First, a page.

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Alternatives for Universal Credit claimants with limited access to bank accounts

VOICES uc payment alternatives V2

By Lisa Kearns, Welfare Benefits Caseworker, Citizens Advice Staffordshire North and Stoke-on-Trent


What is the problem?

Currently Universal Credit does not allow claims to be made with no bank account. This is causing difficulties for people without their own bank account.

DWP are recommending that claimants with no bank account and who are unable to open their own account, can use a trusted third party account to enable them to make a claim.

This third party then becomes responsible for ‘issuing’ money on payday, and often faces no repercussions if this money does not reach the intended claimant. Claimants can also find that they lose contact with the person who is receiving their money, and are therefore unable to receive ongoing payments without updating their claim with someone else’s account.


What can we do?

The Jobcentre have access to different routes to pay a claimant if they have no bank account, including opening a Post Office account and the Payment Exception Service (PES) (previously Simple Payments).

We have found that frontline Jobcentre staff and UC helpline agents are mostly unaware of the PES and deny its existence. They also often signpost to the Post Office regarding opening accounts, who are unable to help.


What is the Payment Exception Service (PES)?

PES allows claimants to receive their Universal Credit payments via a shop with PayPoint rather than into an account.

For claimants who have no access to a safe bank account, this can be set up, providing it is to be used as a temporary measure until they open an account. This includes, amongst others:

  • Claimants who cannot open a basic bank account (due to lack of ID or other reasons)
  • Claimants who have escaped Domestic Abuse and their UC is not paid to them


How can we access PES?

We recommend initially contacting the UC helpline to inform the DWP that PES would be an appropriate solution for the claimant. They cannot set this up immediately over the phone, however a request can be sent to the claimant’s UC case manager to contact the customer or a representative named on the account.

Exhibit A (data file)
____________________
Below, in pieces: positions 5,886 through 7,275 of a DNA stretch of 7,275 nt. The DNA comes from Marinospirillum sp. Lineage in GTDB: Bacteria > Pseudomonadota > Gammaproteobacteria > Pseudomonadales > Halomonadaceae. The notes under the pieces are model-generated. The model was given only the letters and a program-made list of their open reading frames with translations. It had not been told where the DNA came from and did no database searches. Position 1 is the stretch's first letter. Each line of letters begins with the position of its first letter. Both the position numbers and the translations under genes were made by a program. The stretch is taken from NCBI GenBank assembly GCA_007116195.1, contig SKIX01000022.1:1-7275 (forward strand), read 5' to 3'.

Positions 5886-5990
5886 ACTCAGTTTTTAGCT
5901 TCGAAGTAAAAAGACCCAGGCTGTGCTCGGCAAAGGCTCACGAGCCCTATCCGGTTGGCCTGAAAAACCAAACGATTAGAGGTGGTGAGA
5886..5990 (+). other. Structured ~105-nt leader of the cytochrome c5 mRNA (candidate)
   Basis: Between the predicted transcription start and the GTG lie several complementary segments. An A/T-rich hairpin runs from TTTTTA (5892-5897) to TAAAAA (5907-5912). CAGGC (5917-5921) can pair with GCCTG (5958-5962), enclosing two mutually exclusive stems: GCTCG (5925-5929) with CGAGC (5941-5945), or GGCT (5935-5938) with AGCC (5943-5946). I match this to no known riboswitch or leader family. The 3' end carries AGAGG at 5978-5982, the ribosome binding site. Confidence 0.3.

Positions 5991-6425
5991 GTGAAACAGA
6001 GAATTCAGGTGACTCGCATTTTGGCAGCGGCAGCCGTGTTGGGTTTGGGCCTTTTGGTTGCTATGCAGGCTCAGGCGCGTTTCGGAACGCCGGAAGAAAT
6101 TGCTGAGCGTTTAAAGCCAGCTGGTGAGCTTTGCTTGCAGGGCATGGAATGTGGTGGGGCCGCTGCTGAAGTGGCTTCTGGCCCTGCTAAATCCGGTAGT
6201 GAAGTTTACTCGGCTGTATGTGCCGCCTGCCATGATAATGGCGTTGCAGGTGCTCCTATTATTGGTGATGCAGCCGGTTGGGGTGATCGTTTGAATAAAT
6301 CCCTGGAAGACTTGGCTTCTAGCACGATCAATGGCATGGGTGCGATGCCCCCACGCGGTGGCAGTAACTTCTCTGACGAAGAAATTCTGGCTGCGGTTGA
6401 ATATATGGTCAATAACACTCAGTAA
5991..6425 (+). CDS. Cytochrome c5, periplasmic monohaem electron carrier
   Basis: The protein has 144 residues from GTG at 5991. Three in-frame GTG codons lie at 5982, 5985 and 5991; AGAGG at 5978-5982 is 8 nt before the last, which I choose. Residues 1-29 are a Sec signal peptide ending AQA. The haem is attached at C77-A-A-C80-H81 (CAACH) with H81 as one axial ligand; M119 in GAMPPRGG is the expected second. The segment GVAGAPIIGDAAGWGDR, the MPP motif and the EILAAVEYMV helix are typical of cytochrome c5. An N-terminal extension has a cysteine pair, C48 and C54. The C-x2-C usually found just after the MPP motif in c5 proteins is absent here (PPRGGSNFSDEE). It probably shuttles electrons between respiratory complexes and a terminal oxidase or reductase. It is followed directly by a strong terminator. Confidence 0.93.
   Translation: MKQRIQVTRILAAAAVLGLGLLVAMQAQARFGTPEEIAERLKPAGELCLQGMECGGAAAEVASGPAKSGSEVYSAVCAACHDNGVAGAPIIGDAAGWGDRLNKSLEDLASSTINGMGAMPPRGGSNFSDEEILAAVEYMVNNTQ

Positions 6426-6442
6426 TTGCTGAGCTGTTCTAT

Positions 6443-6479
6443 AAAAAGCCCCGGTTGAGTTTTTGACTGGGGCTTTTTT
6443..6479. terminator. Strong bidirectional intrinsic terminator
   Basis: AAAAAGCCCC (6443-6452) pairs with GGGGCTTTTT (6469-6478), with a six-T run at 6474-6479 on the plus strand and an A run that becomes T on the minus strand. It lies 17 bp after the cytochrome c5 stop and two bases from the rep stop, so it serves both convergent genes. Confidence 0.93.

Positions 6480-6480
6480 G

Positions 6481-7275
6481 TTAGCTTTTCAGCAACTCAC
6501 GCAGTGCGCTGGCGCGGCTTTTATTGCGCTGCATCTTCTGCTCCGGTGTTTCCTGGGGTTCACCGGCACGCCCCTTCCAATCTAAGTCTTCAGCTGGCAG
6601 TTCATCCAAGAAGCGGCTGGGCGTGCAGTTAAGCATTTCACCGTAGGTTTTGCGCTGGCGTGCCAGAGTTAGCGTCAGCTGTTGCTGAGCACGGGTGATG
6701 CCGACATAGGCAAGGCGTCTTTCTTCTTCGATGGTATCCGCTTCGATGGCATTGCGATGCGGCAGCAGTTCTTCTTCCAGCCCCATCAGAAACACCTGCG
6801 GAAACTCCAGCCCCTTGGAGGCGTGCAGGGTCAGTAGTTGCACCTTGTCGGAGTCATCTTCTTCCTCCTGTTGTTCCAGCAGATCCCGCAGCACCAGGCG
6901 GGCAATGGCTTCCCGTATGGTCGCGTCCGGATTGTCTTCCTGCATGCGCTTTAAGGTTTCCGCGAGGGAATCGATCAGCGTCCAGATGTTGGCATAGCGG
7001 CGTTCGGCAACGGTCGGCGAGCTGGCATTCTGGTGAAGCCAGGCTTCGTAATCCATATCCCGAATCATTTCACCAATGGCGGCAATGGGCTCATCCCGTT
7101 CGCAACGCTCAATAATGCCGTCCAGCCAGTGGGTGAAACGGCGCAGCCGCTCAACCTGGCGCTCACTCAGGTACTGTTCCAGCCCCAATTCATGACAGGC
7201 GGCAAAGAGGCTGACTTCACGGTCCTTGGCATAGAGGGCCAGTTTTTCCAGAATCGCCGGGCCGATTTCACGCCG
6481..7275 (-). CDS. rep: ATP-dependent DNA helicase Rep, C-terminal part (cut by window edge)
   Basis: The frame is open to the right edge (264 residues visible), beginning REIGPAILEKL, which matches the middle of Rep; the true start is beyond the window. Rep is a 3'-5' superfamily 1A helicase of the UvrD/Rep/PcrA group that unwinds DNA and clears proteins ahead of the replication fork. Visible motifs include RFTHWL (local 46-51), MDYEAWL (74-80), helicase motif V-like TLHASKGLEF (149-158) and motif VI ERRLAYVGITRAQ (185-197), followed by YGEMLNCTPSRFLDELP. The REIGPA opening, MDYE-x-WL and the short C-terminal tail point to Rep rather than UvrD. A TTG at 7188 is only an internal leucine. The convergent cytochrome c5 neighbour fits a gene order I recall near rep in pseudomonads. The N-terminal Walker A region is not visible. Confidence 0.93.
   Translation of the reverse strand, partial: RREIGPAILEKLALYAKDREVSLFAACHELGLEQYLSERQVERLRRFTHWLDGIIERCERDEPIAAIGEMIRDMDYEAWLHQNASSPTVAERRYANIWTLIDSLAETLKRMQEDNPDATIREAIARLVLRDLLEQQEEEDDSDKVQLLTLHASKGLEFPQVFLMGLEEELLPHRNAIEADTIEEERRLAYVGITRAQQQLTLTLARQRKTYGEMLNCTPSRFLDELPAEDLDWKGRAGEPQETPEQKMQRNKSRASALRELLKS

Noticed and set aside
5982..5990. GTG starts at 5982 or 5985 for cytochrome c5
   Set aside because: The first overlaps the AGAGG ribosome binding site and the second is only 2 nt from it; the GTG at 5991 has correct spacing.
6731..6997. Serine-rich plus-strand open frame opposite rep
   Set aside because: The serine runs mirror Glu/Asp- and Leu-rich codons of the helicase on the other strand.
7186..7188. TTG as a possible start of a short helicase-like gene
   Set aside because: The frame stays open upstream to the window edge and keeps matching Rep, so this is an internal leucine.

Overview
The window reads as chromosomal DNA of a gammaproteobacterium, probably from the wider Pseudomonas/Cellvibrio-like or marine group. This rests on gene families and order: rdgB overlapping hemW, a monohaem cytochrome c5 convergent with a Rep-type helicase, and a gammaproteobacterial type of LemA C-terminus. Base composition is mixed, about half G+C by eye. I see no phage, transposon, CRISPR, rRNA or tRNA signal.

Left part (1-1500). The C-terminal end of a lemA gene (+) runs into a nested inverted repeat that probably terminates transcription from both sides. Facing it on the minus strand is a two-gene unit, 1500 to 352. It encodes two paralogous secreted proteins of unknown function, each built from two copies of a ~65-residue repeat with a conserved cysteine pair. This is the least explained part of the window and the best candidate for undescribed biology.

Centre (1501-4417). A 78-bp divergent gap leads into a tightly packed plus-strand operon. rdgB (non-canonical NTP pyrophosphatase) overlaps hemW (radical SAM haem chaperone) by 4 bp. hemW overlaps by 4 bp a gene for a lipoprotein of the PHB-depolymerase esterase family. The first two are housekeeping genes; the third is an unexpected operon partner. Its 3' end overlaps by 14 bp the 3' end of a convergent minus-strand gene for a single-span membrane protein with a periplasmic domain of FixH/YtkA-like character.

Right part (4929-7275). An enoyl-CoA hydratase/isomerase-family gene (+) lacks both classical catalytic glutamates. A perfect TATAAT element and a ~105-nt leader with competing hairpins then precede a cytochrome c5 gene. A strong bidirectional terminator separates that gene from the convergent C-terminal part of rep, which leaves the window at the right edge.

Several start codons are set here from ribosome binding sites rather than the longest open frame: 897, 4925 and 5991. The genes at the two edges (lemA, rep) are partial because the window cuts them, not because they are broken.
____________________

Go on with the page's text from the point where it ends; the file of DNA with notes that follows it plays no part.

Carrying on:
If no call back is received, or the call centre staff are unwilling or unable to help, you can escalate this to the Universal Credit Team Leaders specific to the relevant Jobcentre via the Escalation Routeway (Click here to download).

Inform the case manager or the Universal Credit Team Leader of the claimant’s circumstances, including any information which highlights the need for a change to their method of payment and the problems faced by the claimant in setting up these changes themselves.

If no response is received within 48 hours, we recommend chasing this with the next step on the Escalation Routeway which is the Senior Operations Manager.

A case manager has informed that if an emergency stoppage is required, for example, a customer’s UC is about to be paid into an unsafe account, a claimant can change the bank details on their account. This can be done by requesting a change of circumstances and updating bank account details to dummy account numbers. As payment should not be released while a bank account details verification is awaiting, this should prevent payment being released. This is untested so we cannot confirm its accuracy.


What next?

Once PES is in place, the claimant will need to attend their Jobcentre on their payment date and pass usual ID verifications or biographical security questions to receive a voucher enabling them to receive payments from any PayPoint store. Your nearest PayPoint store can be found here (https://consumer.paypoint.com/). These vouchers are usually for £100, so multiple vouchers may be issued.

The Jobcentre should support the claimant to open a Post Office account or a high street bank account, so that they can move on from receiving payment by PES. The Post Office account scheme is due to close in 2021, however claimants can still be referred into this by the DWP as a short-term solution.


Useful references

List of standards of evidence and biographical security questions – http://data.parliament.uk/DepositedPapers/Files/DEP2017-0556/70_Identity_verification_and_standards_of_evidence_v4.0.pdf


Statement from Alok Sharma about support for homeless people applying for Universal Credit – https://www.parliament.uk/business/publications/written-questions-answers-statements/written-question/Commons/2019-02-27/226486/


Gov.uk guidance for organisations working with homeless people – https://assets.publishing.service.gov.uk/government/uploads/system/uploads/attachment_data/file/791852/universal-credit-homeless-people-guide-supporting-organisations.pdf

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